Posts Tagged ‘movie’

Nebraska’s 1733 Ranch in 1915

November 1, 2016

A century ago, Lincoln Highway tourists crossing Nebraska often stopped five miles west of Kearney for a photo at the 1733 Ranch. Its sign “1733 miles to Frisco, 1733 miles to Boston” was iconic … except that both mileages were wrong and the Lincoln Highway never went to Boston.


The 1915 LHA guidebook lists Kearney as 1752 miles from San Francisco and 1632 miles from New York City. So why 1733, and how did Kearney come to promote itself as the “Midway City”?

History professor John T. Bauer wrote in the Summer 2015 issue of Nebraska History that the 1733 mileage is derived from the railroad route between the two, which the city embraced as early as 1890.

When the LHA movie caravan crossed the country in 1915 to produce a promotion film, hundreds of photos were taken by Edward Holden, secretary to LHA vice president and field secretary Henry C. Ostermann. The above photo then leads to an interesting question; the  1733 Ranch name has long been said to stem from new owners in 1917, but this 1915 photo indicates otherwise.

The modern LHA now sells a CD with 300 of Holden’s photos at the Lincoln Highway Trading Post.

The ranch itself is long gone—only the 1733 Estates remind us of that long-ago era.

"Route 30" film at Ligonier this weekend

February 19, 2009

Route 30: Three Stories, One Highway, a film written, produced, and directed by John Putch, will be shown in Ligonier, Pa., this weekend at the Ligonier Theater, 210 W. Main St. Times are 7:30 p.m. Friday and Saturday, and 2:30 p.m. Sunday.


Route 30 features three interconnecting comedic stories. The cast of 15 includes TV stars Dana Delaney, Dave Delouise, and Ed Gotwalt of Mister Ed’s Elephant Museum (below, in his own poster pose).  The film was shot in October 2007 between Chambersburg and Gettysburg, mostly along the Lincoln Highway/US 30.  Putch is the son of Bill Putch and Jean Stapleton, best known as Edith Bunker of All in the Family. The two founded Totem Pole Playhouse along US 30 in Caledonia State Park,  between Chambersburg and Gettysburg, and so is where Putch spent his youth. Mister Ed was a regular performer there too.


For more info call (724) 238-6514 or visit

It will also be shown in Connecticut at the Kent Film Festival on Friday, March 27.

Saltair UT in Carnival of Souls movie, 1962

March 2, 2008

Carnival of Souls, a low-budget horror film directed by Herk Harvey in 1962, never achieved much fame or acclaim, yet it’s become a a cult favorite and is often mentioned as an influence by other filmmakers. It’s theme of a woman caught between life and death was unusual for its time and is cited as a reason that it rises above similar films. For Lincoln Highway fans, it offers a glimpse of Saltair, the famed lakeside bathing resort west of Salt Lake City, opened 1893 and connected to the city by rail. It later became a regular stop for cross-country travelers.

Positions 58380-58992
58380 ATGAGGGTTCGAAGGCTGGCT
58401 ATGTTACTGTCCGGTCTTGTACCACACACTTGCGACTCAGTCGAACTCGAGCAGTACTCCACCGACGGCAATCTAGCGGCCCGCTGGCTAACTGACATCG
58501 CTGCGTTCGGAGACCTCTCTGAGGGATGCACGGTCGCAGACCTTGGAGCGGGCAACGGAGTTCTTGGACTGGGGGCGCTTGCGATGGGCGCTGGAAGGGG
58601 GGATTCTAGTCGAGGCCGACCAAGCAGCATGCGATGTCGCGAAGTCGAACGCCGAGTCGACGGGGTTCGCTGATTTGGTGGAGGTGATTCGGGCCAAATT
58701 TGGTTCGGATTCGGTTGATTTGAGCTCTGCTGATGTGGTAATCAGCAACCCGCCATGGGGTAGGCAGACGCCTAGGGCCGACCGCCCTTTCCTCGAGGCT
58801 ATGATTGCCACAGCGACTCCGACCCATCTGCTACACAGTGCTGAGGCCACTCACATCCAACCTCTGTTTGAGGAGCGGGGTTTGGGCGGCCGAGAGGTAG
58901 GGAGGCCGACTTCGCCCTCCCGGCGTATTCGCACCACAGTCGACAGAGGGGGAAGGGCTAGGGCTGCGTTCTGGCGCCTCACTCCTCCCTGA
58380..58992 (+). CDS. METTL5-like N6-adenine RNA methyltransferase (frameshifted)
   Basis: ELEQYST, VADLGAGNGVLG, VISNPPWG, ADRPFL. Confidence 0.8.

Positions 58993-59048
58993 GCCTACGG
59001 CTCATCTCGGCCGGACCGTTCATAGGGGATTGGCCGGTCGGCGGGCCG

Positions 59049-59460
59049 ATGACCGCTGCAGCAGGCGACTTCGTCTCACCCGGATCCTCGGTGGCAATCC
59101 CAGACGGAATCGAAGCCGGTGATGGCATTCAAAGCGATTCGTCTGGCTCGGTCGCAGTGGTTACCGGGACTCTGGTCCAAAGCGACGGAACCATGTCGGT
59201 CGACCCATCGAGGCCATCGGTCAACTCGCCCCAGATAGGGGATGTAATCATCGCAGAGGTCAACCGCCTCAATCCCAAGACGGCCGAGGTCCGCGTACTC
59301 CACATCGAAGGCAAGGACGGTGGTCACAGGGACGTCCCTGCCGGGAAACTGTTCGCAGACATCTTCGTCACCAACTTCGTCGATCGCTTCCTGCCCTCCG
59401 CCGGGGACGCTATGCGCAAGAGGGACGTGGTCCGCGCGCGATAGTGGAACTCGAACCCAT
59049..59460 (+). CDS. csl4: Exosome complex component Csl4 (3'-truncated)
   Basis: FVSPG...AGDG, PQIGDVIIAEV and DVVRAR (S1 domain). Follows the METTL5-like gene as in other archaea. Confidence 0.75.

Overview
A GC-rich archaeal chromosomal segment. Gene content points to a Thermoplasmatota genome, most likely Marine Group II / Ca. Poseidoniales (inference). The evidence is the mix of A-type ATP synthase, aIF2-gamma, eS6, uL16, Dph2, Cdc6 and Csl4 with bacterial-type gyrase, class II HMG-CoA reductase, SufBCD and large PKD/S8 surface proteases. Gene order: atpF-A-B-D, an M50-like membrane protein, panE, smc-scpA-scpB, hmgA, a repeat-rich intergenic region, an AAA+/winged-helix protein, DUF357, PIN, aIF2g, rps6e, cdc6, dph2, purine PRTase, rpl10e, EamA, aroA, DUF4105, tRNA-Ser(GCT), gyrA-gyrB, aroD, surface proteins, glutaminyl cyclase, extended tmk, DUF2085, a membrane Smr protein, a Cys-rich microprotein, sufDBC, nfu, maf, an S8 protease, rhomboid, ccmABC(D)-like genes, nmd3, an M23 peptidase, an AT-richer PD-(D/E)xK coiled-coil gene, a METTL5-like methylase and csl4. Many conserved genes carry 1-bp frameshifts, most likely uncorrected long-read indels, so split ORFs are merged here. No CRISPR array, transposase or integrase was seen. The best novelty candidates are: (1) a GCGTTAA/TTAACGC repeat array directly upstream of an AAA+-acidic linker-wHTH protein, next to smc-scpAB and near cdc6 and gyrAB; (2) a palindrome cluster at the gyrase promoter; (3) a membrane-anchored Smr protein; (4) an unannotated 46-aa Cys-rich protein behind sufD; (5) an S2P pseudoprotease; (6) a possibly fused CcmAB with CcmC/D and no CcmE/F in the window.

Above: The Moorish domes of Saltair are represented in the Carnival of Souls movie poster.

The lead character, Mary, is in a car wreck and assumed drowned. Instead, she apparently lives, becoming a church organist, but is haunted by a ghostly man. Her journey culminates in a trip to an ominous pavilion, which takes place at Saltair.

The creepiness in Carnival of Souls comes mostly from the dreamlike atmosphere instead of cheap scares or special effects. The pavilion keeps drawing her until she visits it in the climax. This clip, part 11 of 11 on YouTube, features great views of Saltair before it burned again in 1970. The first minute is spent with Mary reflecting, but then she is spooked, screams, and finding herself in her 1960 Chevy, backs out of a garage. At 1:56 we see her driving the approach road to Saltair and seconds later walking through it. About 3:30 ghouls arise from the lake to dance (or at least that’s my amateur interpretation of the action). About 5:50 they begin chasing her – she tried hiding among the support poles underneath. Views of the exterior start at 6:53 and a minute later it returns to the scene of the crash that started the movie and we learn her fate. WARNING: The scares are tame and the pace slow by today’s standards but nonetheless might be unsettling to some.